• “'Recovery in 15/16, of shortfalls in elective delivery during 14/15 which are mostly attributable to the knock-on impact of 10 per cent higher non-elective admissions, is essential to stabilise waiting time performance and to plug at least some of the holes in next year's income.'”

    Major university teaching hospital
  • “'Referral rates from GPs incessantly up 6–7 per cent year-on-year.'”

    District general hospital
  • “'Due primarily to referral-to-treatment backlog.'”

    Acute teaching trust

65 respondents (for whom the question was applicable).

CCG Leads
Figure 15: What are your plans/expectations for elective activity in 2015/16 compared to the current year (2014/15)?
14 An increase
21 Little or no change
5 A reduction

Respondent comments

  • “'Dependent upon eliminating variation in practice across GP referral approach.'”

  • “'Additional activity commissioned for next year in order to achieve referral-to-treatment standards. In addition, projected population increase. Increase of around 2 per cent in elective year on year.'”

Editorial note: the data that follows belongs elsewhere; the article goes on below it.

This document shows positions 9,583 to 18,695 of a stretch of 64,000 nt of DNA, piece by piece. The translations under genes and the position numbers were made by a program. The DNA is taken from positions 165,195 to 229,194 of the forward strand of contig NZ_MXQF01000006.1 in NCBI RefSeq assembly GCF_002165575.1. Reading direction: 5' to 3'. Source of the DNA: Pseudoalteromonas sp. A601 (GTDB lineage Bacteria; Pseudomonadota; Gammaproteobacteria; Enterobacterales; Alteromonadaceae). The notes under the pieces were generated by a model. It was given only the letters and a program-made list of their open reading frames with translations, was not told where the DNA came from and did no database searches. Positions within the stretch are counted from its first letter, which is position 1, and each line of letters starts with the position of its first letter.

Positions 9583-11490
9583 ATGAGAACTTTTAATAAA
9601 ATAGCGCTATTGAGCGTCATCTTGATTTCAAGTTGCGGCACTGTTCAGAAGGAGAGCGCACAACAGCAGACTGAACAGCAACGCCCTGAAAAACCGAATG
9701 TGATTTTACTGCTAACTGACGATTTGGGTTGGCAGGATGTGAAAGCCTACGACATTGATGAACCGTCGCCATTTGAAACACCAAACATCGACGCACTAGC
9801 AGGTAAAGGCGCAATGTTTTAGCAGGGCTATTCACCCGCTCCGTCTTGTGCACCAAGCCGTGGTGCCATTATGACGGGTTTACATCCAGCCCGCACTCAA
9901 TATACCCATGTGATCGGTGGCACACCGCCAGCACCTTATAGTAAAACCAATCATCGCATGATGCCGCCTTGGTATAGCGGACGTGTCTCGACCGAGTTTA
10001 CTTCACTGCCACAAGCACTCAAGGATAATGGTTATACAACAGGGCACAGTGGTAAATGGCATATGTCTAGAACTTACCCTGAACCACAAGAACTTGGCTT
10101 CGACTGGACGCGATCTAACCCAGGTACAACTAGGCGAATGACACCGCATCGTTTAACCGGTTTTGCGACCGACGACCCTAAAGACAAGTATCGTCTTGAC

• “'The national referral-to-treatment backlog clearance ought to mean that assuming capacity and demand are in equilibrium overall in years activity should reduce.'”

NHS Trusts
Figure 16: What are your plans/expectations for non-elective activity in 2015/16 compared to the current year (2014/15)?
53 An increase
10 Little or no change
5 A reduction

Respondent comments

  • “'No confidence in CCG Better Care Fund plans to do other than reduce the rate of increase.'”

    Acute foundation trust
  • “'The trust is forecasting an increase whilst the commissioners are suggesting this will be stemmed by the Better Care Fund initiatives. There is no evidence to date that they are going to make any difference as the patients that are coming into the system need acute intervention.'”

    Acute and community foundation trust